After taking the course, Ganzorig had a chance to share his knowledge through PAGE at UN Mongolia to develop a course on Green Economy and Modelling among the undergraduate students.

The team of professors at the Mongolian University of Life Sciences, National University of Mongolia, and the University of Finance and Economics in Mongolia developed the course curriculum, and lecture and seminar materials.

I was in charge of the topics on Green Fiscal Reform: Rationale and related concepts and Green Fiscal Reform: Instruments. The two topics are translated versions of the Module 1 and 2 of the GFR e-course; in addition to, a few more cases focused on the context of Mongolia. This is evidence that the course was beneficial to the participants, like myself, who can later evolve the concepts to reach more people,” he concludes.

Some of Ganzorig’s publications include:

  • Ganzorig, G., Enkh-Amgalan, G., Erdenechuluun, T., Amartuvshin, O., Erdenebayar, M., Kadirbek, D., Tserendavaa, Ts., Batjargal, N., Yadmaa, Z., Gantulga, Ts., Bayarchimeg, G., Ganchimeg, G., Amar, U., Baasansuren, S., Erdenesuren, Ya. and Tumendemberel, G. (2018), Import and Export Study: Linking to Livestock and Vegetable Value Chains, Technical Paper Series 1, book in Mongolian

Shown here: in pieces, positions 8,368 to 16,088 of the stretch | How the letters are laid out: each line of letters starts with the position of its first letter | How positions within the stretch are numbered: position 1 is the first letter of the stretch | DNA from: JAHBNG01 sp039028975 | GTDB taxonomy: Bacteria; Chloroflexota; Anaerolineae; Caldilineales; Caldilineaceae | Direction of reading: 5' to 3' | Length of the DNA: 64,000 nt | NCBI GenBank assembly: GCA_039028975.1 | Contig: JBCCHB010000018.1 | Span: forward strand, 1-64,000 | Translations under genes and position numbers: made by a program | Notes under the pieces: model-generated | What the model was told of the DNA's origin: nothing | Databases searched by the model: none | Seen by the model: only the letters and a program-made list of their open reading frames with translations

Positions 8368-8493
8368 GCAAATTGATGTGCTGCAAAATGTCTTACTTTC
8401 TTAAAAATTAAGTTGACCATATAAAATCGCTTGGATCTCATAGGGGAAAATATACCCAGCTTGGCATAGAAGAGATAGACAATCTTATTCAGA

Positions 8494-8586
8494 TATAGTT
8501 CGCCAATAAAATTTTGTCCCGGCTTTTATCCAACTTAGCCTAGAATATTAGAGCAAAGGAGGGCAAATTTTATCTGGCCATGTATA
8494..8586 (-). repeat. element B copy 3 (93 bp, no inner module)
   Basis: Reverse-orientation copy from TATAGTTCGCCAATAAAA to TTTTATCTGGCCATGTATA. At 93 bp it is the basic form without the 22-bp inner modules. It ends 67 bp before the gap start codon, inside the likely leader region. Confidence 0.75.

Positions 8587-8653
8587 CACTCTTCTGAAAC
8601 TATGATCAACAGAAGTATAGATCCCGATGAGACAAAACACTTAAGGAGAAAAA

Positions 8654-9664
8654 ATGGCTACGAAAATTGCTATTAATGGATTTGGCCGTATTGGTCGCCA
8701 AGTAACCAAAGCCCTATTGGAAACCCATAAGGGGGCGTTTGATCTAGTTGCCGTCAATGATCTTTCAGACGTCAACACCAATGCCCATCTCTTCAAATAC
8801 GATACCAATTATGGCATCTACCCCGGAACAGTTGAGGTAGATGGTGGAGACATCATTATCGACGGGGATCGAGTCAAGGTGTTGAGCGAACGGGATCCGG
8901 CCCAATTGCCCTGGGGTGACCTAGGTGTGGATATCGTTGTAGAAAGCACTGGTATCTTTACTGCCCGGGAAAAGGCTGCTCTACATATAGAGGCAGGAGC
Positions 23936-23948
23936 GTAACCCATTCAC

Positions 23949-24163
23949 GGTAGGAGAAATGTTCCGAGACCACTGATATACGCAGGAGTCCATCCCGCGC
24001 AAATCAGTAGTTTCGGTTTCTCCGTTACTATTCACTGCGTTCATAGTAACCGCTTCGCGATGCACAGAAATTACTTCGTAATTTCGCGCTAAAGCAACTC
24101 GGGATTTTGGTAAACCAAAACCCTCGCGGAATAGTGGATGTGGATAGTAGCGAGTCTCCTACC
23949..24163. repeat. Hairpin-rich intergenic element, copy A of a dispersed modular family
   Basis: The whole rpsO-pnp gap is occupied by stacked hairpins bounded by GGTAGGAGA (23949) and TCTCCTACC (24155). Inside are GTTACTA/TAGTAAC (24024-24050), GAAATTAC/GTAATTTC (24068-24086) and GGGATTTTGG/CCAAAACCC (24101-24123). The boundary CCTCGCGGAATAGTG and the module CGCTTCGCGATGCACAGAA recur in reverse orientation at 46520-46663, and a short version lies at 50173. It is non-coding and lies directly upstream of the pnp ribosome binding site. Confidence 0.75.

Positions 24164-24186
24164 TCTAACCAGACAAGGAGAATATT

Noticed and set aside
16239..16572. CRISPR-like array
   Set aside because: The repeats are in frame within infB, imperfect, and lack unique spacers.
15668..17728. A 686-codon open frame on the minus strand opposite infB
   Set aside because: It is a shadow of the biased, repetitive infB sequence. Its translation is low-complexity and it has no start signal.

• Ganzorig, G., Marlon, F (2015) Valuation of contribution of ecosystem services of the Orkhon Valley National Park to sectoral economic development. book in Mongolian and English, “Munkhiin Useg” Publisher, Ulaanbaatar, ISBN 978–99962–3–945–8, DOI (Eng) 10.13140/RG.2.1.4703.5288, DOI (Mon) 10.13140/RG.2.1.2344.2327
  • Sarthi Acharya; N.Odmaa; D.Chimeddagva; G.Bolormaa; G.Ganzorig (2015, 2016) Handbook for policy planning, monitoring and evaluation. book in Mongolian, Ministry of Finance of Mongolia, UNDP, UNEP, PEI programme, Ulaanbaatar
  • Gonchigsumlaa, G. (2018). Opportunities to integrate Green Economy and Sustainable Development aspects into policy planning, monitoring and evaluation processes in Mongolia. Mongolian Journal of Agricultural Sciences, 21(02), 92–100, from https://www.mongoliajol.info/index.php/MJAS/article/download/914/1086;

Connect with Dr Ganzorig Gonchigsumlaa on ResearchGate.